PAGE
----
Grateful for your word, your love, your guidance, Lord.

Courtney (66books365)

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Proverbs 24-25; Psalm 41; 1 Thessalonians 2

I’ve been reading a lot of books on purpose, goals, time management, and boundaries. Cramming, almost, like there’s a big test coming up. A book on purpose suggested one craft a mission statement–pick your purpose. A memory spoke up from my mind, and I googled: What is man’s purpose? To glorify God and enjoy him forever.

Words standing out to me in today’s reading: approved, entrusted, purpose, motives.

For we speak as messengers approved by God to be entrusted with the Good News. Our purpose is to please God, not people. He alone examines the motives of our hearts. (1 Thessalonians 2:4, NLT. Emphasis added.)

I lay all the challenges at the feet of the Lord, and I wonder and pray. What is the next right thing? What is the next loving thing? The answers could vary greatly depending on whom I’m trying to please.

Don’t you remember, dear brothers and sisters, how hard we worked among you? Night and day we toiled to earn a living so that we would not be a burden to any of you as we preached God’s Good News to you. 10 You yourselves are our witnesses—and so is God—that we were devout and honest and faultless toward all of you believers. 11 And you know that we treated each of you as a father treats his own children. 12 We pleaded with you, encouraged you, and urged you to live your lives in a way that God would consider worthy. For he called you to share in his Kingdom and glory. (1 Thessalonians 2:9-12, NLT)

Father God, you’ve entrusted me with time, talent, and treasure. As your child I know that I am loved by you, faults and all. And in my love for you, I want to live my life in a way that pleases and glorifies you. I pray for wisdom, understanding, direction, and strength in difficult circumstances. I trust in you.

Courtney (66books365)

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Proverbs 11-13; Psalm 8; Romans 13

The prompts were simple: What are you saying no to next month? What are you saying yes to?

Depending on the end goal, an answer could be no to donuts, busyness, or, as I chose, fear. One might say yes to exercise, moderation, or, as I chose, presence. It was a simple prompt. I looked over months of these prompts and I found I was saying no to a lot of things, including: fear, negativity, excuses. And yes to more, including presence, preparation, and discipline.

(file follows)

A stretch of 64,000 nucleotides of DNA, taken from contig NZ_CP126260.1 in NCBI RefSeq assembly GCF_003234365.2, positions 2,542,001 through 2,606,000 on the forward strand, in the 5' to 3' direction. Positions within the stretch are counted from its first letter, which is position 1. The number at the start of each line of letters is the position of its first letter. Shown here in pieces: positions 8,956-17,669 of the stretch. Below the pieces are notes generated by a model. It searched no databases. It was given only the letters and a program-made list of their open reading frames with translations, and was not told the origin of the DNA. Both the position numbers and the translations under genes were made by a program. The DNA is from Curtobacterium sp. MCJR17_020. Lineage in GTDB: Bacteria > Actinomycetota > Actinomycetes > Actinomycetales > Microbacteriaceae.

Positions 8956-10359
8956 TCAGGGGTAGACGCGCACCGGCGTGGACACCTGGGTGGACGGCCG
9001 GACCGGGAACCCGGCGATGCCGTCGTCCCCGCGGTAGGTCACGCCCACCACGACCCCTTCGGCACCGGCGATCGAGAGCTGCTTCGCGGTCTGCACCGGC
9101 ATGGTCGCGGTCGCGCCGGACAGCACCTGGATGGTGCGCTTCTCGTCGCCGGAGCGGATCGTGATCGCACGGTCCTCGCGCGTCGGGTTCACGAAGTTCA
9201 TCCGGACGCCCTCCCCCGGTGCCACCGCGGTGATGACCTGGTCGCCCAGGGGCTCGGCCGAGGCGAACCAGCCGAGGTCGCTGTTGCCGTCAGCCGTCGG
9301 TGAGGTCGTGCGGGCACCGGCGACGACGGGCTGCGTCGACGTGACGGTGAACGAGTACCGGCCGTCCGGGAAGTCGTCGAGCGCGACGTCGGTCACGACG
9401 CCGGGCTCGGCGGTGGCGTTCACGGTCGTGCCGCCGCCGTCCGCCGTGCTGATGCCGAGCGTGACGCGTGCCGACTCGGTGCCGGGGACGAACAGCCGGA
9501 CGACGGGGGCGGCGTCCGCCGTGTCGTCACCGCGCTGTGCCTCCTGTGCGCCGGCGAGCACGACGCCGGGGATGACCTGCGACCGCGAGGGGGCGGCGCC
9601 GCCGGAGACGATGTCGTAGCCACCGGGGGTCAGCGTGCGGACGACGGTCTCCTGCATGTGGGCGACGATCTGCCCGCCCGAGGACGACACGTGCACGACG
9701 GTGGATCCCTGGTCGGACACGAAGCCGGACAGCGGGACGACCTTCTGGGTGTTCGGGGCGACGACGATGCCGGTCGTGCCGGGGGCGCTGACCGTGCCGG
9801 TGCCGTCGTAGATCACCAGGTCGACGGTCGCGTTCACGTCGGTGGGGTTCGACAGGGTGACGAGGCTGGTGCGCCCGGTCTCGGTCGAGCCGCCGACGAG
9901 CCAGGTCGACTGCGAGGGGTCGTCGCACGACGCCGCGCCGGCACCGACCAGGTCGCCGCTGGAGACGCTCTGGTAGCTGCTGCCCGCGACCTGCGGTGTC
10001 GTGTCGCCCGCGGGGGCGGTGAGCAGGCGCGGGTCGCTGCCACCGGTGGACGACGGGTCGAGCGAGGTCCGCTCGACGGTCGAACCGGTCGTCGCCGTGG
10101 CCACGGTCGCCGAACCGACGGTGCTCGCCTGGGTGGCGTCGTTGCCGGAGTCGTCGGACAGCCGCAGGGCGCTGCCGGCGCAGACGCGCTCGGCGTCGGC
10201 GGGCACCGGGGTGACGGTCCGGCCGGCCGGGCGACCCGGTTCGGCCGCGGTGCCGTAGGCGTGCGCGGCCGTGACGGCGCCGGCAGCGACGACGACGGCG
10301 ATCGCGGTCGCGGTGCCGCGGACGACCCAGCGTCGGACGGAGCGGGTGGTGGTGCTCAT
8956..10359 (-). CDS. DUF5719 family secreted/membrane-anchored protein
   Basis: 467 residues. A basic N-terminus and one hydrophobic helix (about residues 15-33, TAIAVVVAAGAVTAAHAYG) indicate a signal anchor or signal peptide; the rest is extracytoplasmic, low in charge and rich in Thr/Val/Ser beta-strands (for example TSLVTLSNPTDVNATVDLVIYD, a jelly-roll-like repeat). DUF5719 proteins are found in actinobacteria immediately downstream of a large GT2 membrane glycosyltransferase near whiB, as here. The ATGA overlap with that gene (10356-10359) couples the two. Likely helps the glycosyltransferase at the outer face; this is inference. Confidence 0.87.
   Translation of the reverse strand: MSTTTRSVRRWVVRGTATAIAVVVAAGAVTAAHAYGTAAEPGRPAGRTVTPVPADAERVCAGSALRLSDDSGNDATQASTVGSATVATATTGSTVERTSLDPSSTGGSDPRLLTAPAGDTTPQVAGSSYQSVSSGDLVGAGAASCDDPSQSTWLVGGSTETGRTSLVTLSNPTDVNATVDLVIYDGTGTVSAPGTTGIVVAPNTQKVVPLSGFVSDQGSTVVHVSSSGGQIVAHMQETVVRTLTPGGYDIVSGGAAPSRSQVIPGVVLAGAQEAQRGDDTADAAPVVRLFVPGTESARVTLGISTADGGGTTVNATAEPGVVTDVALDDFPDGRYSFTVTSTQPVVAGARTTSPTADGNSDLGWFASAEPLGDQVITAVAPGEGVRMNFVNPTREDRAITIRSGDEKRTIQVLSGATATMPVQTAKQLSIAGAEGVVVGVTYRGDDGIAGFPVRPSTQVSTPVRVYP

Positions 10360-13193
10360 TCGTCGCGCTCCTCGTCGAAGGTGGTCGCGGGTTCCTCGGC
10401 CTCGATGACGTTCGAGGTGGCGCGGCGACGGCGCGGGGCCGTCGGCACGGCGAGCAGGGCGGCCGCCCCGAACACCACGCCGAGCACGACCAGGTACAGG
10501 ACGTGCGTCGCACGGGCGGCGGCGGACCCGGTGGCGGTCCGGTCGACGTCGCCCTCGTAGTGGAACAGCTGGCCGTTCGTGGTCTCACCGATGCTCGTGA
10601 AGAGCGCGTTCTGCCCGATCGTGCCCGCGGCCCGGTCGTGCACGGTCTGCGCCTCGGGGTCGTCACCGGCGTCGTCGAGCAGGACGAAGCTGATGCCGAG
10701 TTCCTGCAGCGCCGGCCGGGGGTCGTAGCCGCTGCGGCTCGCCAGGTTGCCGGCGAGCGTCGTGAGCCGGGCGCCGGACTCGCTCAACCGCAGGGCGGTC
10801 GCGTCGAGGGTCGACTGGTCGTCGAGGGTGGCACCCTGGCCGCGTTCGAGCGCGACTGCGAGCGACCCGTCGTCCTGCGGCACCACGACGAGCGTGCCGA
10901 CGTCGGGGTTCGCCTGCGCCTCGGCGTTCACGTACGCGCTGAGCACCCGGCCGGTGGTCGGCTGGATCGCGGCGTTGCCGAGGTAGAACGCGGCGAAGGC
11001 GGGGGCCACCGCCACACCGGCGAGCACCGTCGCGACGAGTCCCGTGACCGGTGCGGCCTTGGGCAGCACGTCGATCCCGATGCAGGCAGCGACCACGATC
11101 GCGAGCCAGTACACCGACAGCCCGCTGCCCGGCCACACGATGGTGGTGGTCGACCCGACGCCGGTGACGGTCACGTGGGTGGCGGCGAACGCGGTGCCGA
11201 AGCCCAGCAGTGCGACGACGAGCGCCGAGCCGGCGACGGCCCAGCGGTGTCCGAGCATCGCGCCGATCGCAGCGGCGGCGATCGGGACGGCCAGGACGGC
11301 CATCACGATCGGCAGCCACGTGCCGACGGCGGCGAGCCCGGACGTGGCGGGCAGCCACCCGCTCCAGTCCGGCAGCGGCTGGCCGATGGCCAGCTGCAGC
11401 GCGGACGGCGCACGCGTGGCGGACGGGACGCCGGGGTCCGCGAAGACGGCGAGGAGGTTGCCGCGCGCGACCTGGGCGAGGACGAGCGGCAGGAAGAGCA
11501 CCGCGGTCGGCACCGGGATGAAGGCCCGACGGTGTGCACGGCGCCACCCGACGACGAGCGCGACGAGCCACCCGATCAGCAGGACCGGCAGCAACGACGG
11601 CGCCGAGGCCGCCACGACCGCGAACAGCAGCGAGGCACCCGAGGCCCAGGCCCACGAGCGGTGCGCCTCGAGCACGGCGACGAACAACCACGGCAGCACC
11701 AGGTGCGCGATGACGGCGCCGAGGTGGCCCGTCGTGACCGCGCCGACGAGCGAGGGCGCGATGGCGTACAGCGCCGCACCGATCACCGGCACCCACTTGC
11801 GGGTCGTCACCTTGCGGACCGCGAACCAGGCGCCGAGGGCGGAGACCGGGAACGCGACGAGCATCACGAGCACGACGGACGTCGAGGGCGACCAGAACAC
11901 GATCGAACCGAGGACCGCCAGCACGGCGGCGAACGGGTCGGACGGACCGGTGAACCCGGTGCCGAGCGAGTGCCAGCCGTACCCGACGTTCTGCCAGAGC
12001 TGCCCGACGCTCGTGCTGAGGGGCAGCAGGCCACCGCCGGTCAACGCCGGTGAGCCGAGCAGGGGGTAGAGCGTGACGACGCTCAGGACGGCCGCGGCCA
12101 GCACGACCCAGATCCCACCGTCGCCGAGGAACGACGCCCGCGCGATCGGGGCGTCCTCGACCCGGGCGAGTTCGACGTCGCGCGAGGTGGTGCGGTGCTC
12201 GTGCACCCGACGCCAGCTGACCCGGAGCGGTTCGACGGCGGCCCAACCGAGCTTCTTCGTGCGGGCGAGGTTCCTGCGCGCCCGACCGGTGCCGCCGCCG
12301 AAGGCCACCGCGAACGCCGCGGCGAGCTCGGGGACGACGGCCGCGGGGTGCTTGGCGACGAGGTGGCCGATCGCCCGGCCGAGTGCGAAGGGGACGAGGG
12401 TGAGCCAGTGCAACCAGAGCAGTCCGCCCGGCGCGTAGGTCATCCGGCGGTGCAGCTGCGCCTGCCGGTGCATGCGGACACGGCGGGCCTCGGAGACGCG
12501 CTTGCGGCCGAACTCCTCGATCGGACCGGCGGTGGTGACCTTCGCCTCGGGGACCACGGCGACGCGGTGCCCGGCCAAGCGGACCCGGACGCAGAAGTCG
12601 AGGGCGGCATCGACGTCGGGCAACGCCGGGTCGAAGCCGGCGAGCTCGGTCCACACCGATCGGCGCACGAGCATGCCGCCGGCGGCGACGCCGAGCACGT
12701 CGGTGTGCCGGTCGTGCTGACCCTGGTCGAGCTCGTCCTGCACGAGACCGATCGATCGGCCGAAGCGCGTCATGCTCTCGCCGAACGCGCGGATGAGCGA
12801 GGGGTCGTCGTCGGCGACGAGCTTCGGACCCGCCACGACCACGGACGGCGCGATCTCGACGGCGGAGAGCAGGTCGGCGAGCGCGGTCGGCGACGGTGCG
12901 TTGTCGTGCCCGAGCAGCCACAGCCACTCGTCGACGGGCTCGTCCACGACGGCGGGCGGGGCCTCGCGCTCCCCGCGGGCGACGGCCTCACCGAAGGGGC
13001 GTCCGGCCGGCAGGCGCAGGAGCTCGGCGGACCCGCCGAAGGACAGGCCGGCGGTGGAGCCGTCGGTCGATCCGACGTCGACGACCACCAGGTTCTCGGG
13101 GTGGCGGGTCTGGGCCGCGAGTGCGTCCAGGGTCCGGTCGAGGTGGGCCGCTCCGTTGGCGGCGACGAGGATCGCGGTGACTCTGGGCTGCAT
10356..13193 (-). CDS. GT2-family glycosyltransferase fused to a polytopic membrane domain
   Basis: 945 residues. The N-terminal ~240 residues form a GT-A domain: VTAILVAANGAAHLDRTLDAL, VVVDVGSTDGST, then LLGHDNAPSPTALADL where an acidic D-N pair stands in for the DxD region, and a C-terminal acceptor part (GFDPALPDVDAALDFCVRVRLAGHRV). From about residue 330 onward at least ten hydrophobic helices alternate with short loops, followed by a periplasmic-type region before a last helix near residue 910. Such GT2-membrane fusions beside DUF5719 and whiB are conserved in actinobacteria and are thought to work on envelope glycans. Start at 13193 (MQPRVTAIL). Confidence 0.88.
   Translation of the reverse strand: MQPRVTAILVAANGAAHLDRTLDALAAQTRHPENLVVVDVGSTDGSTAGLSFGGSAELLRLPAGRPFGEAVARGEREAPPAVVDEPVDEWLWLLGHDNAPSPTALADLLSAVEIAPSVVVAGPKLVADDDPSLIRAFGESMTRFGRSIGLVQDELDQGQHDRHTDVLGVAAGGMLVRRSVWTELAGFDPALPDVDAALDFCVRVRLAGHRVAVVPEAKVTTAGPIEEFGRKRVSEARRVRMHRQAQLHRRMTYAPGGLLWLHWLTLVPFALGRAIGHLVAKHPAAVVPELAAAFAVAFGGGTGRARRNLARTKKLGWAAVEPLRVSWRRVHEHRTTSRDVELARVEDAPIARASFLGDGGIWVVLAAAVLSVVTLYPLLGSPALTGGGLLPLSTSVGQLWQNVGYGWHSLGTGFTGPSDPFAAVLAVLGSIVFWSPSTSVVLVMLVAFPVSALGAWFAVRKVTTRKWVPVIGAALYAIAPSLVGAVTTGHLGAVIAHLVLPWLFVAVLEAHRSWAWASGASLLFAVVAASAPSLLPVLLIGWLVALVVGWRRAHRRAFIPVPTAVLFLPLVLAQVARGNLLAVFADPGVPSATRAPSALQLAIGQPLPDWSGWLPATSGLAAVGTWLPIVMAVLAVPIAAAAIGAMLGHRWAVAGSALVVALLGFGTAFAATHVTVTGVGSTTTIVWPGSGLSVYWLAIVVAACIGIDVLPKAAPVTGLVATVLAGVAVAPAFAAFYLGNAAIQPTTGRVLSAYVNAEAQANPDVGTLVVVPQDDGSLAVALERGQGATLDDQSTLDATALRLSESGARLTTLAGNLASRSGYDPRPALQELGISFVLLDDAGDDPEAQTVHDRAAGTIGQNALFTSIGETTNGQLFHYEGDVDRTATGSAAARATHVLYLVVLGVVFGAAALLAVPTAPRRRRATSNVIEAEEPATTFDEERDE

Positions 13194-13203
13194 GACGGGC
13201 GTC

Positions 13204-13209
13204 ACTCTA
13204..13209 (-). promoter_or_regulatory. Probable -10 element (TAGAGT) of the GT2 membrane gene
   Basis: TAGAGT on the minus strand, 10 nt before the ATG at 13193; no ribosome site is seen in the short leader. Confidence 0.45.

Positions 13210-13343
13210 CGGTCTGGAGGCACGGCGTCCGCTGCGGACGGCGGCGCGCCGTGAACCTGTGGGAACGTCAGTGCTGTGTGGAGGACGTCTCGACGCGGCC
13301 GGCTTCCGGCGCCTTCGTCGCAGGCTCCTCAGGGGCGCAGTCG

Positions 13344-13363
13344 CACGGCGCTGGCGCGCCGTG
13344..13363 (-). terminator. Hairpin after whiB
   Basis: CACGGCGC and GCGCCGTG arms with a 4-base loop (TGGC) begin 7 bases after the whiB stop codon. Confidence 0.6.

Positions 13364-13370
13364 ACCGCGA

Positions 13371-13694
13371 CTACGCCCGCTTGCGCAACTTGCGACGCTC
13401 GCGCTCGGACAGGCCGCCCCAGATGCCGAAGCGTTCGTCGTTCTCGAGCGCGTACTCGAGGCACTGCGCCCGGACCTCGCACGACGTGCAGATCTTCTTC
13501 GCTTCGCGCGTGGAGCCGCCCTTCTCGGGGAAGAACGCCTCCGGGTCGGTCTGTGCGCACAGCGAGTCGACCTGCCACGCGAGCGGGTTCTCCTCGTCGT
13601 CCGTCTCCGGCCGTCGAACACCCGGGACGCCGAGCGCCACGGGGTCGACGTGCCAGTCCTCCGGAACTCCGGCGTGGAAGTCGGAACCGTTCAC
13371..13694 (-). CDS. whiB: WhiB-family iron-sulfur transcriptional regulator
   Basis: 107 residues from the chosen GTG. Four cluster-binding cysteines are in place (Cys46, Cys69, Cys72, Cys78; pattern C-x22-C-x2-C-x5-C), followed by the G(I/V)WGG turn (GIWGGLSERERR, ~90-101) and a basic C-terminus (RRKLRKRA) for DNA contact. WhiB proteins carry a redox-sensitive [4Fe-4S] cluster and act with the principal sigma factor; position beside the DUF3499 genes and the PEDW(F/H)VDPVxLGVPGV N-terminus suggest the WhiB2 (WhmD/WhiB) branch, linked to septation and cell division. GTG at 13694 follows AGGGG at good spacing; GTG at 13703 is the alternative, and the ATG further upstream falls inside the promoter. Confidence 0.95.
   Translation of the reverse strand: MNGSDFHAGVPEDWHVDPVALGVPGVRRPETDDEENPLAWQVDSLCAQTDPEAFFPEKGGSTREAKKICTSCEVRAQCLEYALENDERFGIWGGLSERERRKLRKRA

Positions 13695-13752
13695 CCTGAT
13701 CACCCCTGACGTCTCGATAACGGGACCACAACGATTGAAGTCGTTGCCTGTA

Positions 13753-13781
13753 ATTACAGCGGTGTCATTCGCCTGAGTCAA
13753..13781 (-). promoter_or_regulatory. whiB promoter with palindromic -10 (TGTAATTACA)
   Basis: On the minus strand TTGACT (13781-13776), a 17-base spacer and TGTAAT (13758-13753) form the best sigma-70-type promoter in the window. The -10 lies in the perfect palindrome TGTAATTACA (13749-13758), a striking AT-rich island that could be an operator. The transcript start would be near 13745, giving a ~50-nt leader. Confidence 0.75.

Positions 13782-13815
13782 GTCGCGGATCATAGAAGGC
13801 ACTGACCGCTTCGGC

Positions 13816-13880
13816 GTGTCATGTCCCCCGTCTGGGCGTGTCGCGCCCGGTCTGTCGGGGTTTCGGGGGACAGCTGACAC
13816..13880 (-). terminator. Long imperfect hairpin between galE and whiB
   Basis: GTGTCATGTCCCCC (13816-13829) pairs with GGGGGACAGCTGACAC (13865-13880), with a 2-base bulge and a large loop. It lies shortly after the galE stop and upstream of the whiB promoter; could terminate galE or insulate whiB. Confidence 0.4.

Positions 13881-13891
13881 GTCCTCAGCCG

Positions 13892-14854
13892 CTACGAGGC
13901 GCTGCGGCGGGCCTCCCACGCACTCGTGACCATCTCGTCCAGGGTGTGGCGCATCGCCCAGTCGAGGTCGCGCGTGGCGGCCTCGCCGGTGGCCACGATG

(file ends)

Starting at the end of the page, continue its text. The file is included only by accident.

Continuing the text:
It seemed important to define the things I was rejecting and the things I was accepting. I think we can accept things we should reject without even realizing it. With three chapters of Proverbs in my reading today, a contrast is clear.

19 Truthful words stand the test of time,
    but lies are soon exposed.

20 Deceit fills hearts that are plotting evil;
    joy fills hearts that are planning peace!

25 Worry weighs a person down;
    an encouraging word cheers a person up.

26 The godly give good advice to their friends;
    the wicked lead them astray. Proverbs 12:19, 20, 25, 26, NLT)

 

Here, wisdom and folly stand on opposite sides of the line. The choice is for the taking: truth or lies, deceit and evil or joy and peace, worry or encouragement, godly friends or wicked ones.

There’s a saying “You become like the five people you spend the most time with. Choose carefully.”

20 Walk with the wise and become wise;
    associate with fools and get in trouble. (Proverbs 13:20, NLT)

This year I’ve had frequent reminders to guard my heart. Guard it against what I allow to grow inside it. Guard it diligently regarding the external influences and circumstances around me.

Lord, sometimes circumstance muddles simple questions–what am I accepting, what am I rejecting? I spend time there, knowing those answers affect my heart and the issues of life. Thank you for your word for instruction and encouragement. Thank you for never leaving me (and the many treasured ways you show your love to me). Thank you for the sweet gift of good friends.

Courtney (66books365)